Clinical Neuroscience

[Symposium on current encephalitis]


SEPTEMBER 01, 1959

Clinical Neuroscience - 1959;12(09)

[Symposium on current encephalitis with 60-65 experts from 14-15 countries Symposium (S) was held at the Institut de Médicine Tropicale in Antwerp, Belgium, at the initiative of the Belgian Centre Interuniversitaire de Recherche Neuropathologiques, with the support of the World Federation of Neurology and the US National Institute of Neurology and Blindness. Ludo van Bogáért was the conceptual founder, organiser and president of the S.]



Further articles in this publication

Clinical Neuroscience

[Diffuse cortical necrosis following pertussis]


[The neurological complications of pertussis are relatively rare but significant, with a third being fatal and, in some cases, permanent damage if survival is not achieved. (1) haemorrhage into the subdural or subarachnoid space and massive interacerebral haemorrhage, or white matter ring and globe haemorrhages, (2) cellular degenerations caused by anoxia-vascular damage, this is the true pertussis encephalopathy. 3. parainfectious encephalitis. The latter is the rarest, with only one authentic case known to date (Möller). Clinical detection of pertussis encephalopathy is more common, but pathological confirmation is rare. ]

Clinical Neuroscience

[Anoxic brain findings in status epilepticus associated with acute alcohol intoxication]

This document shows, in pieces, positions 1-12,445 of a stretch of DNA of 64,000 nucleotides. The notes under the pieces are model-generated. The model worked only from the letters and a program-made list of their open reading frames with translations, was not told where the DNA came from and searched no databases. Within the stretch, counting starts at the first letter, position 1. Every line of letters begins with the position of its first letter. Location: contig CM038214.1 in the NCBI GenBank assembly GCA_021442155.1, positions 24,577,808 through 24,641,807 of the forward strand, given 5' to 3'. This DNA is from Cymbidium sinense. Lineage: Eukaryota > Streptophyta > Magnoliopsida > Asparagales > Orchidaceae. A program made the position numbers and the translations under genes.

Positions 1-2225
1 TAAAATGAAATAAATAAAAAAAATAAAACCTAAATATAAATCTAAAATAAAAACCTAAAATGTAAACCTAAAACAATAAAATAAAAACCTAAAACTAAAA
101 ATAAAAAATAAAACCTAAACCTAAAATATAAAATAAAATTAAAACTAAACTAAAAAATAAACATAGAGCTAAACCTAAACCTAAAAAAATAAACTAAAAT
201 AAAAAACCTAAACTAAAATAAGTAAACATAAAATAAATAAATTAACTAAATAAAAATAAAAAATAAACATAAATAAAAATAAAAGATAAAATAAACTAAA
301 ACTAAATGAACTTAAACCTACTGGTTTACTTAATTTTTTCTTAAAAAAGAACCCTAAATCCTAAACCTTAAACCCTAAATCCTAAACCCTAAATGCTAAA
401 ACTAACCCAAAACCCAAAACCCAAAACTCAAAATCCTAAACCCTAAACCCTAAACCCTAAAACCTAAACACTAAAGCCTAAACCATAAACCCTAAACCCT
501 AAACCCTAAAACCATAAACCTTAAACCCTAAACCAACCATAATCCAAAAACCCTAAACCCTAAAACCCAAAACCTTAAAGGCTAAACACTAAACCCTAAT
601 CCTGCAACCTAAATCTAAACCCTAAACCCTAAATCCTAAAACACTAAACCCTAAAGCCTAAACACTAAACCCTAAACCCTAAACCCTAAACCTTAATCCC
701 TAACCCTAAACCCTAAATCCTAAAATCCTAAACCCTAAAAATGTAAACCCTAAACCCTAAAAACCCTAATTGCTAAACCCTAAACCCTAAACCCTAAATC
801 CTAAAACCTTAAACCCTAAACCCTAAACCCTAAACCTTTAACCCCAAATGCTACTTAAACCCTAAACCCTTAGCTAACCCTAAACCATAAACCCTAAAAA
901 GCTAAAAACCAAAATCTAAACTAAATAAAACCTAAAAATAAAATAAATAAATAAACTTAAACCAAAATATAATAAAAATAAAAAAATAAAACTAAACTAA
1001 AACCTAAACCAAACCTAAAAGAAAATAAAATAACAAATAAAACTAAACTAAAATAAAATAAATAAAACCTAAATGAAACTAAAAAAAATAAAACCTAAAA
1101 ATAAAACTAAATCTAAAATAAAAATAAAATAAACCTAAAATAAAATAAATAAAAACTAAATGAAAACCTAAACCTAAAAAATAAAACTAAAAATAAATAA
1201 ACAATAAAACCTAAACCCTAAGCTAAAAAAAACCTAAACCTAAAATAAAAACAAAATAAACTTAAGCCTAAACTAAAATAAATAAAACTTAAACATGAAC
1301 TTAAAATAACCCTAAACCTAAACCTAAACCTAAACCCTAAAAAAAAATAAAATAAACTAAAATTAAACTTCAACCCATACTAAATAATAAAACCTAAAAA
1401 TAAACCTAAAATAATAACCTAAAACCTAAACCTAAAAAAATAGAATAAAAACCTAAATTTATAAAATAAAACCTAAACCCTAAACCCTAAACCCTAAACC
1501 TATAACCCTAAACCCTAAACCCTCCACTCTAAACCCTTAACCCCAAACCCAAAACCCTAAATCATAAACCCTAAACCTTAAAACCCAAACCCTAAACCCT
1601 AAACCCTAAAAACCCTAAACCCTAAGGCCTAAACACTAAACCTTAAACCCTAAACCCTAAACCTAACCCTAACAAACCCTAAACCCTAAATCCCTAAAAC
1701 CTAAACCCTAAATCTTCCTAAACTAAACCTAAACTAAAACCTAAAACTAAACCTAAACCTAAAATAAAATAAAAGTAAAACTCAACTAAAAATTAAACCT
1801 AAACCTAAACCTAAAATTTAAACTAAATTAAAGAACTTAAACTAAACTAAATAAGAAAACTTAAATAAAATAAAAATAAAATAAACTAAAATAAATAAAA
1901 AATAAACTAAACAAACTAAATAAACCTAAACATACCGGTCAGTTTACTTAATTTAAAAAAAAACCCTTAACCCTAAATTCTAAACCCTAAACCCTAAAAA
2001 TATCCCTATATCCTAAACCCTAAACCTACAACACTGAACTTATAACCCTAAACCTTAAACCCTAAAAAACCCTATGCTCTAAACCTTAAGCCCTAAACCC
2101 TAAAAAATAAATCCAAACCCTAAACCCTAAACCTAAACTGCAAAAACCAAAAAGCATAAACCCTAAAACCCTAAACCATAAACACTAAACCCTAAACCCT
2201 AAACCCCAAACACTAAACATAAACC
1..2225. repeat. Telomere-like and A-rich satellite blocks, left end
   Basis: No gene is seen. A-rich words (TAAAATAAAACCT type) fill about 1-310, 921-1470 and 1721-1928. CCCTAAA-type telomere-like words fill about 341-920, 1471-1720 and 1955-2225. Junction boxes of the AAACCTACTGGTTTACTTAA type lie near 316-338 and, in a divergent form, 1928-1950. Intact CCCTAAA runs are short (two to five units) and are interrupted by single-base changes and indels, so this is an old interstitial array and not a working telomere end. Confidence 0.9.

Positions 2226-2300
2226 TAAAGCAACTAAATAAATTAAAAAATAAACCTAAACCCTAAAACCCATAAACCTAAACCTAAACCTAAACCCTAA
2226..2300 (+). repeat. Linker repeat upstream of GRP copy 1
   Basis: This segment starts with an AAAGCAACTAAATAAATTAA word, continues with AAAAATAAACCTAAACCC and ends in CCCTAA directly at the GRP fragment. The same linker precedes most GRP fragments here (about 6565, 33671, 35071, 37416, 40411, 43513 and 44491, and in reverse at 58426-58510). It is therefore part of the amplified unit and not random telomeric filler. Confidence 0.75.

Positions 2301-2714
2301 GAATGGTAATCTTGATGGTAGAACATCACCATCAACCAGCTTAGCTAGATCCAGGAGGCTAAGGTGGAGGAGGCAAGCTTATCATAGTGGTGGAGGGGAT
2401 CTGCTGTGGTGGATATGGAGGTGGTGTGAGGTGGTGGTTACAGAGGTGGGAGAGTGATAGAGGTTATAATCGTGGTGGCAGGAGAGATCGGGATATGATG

[13-year-old boy died of acute alcohol poisoning 30-32 hours after poisoning. Clinical features were circulatory failure, decerebration and serial epileptic seizures. At autopsy, the brain was oedematous. Histopathologically, laminar necrosis was found extending over almost the entire cerebral cortex (except the area striata). Not only the cells of layers III and V were degenerated (mainly ischemic cell changes), but also the granule cells (shrinkage). The mesenchymal reaction was marked, but gliosis and marrow sheathing were not yet present, which testifies to the acute nature of the lesions. Cortical necrosis is considered to be a consequence of alcohol-induced status epilepticus.]

Clinical Neuroscience

[Clinical and EMG studies of spinal reflexes in preterm and mature infants]

FÉNYES István, GERGELY Károly, TÓTH Szabolcs

[1. The reflexes of "spinal automatism", namely the crossed extensor reflex, can only be triggered in normal preterm and mature newborns exceptionally, but not regularly, when tested with the techniques used so far. 2. Using a technique hitherto used only in animal experiments, the crossed extensor reflex can be elicited normally at very low stages of development of the nervous system. 3. The crossed inguinal extensor reflex, a variant of the crossed extensor reflex, decreases in intensity during ontogenetic development: it first appears in rudimentary forms and then gradually disappears and becomes clinically latent or clinically inactive during the first year of life. 4. EMG studies have shown that the crossed inguinal extensor reflex and the flexor reflex activate not only the muscles involved in the named reflexes but also their antagonists. 5. Thus, with the application of appropriate methodology, flexion and extensor reflexes can be elicited simultaneously at early stages of nervous system development. The phenomenon itself could be called co-reflex.]